How To Build Stairs

It is important to realise that a staircase must be strong and stable to allow it to be used comfortably and safely. It is advisable to consult the Building Regulations department of the local authority before commencing work.

Generally the run of the stairs should be between 12 and 14 treads in a straight flight, but if necessary they can be constructed with a landing part way by using a 90 or 180 degree angle between the two sections.

The recommended maximum rise of each step is 220 mm or 8.75 inches provided that the pitch of the staircase does not exceed 42 degrees. Care must be taken to ensure that the treads are evenly spaced and rise at an equal height. The depth of the tread must also be uniform as any differences can easily lead to an accident happening.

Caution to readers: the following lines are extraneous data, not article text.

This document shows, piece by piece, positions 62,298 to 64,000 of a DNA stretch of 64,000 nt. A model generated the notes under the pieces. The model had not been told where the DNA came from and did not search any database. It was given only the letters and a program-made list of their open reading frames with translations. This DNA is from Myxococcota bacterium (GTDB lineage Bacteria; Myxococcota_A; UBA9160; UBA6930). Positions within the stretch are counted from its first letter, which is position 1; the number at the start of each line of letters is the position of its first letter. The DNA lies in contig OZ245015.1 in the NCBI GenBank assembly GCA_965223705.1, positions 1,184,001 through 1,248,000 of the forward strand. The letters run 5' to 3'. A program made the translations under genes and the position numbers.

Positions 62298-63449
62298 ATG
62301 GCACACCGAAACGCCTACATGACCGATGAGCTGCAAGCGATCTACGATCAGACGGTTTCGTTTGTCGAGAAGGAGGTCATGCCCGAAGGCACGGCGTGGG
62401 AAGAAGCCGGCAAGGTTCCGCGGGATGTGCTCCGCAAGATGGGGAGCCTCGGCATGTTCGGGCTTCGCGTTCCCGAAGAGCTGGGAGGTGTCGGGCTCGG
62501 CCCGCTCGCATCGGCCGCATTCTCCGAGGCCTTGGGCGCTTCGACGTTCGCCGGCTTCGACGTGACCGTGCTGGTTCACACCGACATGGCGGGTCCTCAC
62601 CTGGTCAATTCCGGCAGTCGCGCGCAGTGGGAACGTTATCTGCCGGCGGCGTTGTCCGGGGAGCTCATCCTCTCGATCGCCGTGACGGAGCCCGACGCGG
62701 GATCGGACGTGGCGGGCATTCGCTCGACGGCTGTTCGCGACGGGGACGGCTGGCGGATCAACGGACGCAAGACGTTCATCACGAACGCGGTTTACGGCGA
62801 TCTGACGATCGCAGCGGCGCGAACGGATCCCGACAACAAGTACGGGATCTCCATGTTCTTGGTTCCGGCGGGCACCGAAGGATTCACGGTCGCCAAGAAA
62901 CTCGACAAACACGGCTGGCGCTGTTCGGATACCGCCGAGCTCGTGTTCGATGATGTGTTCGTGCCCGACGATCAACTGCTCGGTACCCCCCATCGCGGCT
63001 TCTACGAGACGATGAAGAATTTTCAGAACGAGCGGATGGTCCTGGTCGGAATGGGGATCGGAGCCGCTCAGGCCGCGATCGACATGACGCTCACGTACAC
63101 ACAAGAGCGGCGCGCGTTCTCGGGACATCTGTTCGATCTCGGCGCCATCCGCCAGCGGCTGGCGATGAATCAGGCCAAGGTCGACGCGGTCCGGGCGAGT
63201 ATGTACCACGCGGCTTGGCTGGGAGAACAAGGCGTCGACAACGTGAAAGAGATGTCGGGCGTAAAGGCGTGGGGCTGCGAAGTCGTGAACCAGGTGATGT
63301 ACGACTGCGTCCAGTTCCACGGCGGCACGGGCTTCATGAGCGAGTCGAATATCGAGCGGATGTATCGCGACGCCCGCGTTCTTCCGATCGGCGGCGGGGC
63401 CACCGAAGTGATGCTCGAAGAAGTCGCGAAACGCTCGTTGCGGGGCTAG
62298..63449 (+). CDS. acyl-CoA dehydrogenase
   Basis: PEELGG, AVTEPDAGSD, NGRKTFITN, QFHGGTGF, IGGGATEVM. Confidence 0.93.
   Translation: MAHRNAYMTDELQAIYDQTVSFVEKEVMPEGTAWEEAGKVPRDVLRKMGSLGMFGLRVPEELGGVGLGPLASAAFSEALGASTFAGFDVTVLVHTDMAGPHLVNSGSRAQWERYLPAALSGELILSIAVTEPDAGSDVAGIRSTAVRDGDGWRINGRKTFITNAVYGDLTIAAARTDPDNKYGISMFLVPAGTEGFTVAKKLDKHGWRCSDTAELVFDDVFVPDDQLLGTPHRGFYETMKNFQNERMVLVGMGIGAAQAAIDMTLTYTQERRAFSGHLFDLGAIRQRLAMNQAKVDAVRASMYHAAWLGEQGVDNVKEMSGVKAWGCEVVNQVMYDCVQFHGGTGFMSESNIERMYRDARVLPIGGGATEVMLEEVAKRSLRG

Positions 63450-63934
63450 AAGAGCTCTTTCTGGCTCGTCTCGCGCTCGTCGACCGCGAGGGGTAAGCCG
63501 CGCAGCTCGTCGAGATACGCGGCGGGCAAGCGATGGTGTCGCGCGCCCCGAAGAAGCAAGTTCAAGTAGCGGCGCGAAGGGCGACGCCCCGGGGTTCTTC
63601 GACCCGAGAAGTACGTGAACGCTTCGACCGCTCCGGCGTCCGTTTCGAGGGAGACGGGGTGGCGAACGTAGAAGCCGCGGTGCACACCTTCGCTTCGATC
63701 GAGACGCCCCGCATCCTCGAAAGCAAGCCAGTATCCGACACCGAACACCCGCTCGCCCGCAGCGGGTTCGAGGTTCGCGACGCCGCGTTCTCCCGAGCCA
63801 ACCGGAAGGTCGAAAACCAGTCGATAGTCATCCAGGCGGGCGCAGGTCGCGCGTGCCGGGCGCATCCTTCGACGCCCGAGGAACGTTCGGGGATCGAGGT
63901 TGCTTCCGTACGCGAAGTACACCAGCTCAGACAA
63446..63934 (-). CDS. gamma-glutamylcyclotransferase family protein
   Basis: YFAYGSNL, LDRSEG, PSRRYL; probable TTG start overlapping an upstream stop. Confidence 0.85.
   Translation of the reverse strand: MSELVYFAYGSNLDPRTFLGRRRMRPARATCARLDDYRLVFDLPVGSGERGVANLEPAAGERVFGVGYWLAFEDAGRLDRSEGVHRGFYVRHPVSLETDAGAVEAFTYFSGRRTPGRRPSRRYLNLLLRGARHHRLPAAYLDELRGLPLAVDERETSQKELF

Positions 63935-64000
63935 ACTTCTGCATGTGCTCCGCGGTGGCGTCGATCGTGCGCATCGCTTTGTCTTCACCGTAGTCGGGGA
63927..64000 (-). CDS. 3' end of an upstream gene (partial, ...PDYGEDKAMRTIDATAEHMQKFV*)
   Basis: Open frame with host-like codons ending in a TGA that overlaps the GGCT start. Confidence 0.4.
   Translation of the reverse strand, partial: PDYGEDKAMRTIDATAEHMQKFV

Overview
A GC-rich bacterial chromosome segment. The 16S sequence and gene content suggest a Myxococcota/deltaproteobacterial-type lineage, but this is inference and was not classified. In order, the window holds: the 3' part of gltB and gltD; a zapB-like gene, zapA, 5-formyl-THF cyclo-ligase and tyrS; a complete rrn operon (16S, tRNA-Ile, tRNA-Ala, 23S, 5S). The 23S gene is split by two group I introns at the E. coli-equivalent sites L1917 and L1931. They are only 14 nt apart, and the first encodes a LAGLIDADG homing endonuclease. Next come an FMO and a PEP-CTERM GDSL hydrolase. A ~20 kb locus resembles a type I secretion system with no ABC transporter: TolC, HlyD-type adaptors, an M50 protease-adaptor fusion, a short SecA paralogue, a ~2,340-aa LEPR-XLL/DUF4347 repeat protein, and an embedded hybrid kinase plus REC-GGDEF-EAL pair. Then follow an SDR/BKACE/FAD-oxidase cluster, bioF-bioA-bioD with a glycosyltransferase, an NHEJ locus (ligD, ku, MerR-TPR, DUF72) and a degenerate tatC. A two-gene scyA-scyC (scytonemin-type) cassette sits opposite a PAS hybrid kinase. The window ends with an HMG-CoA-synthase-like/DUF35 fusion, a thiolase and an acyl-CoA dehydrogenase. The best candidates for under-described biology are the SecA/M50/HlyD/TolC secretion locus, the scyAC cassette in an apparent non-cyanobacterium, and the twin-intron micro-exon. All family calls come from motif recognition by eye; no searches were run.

A staircase consists of two stringers, the inner being fixed to the wall and the outer being supported by newel posts at each turn. The treads are then rebated into these stringers so that they stand slightly proud of the riser. This is known as the nosing.

Many staircases have a handrail fitted securely to the wall but it is much safer to construct one rising above the outer stringer. This is supported off the outer stringer by baluster posts, cut into the stringer at the base and the handrail at the top.

Stairs can also be of the open plan variety, where the riser is not enclosed.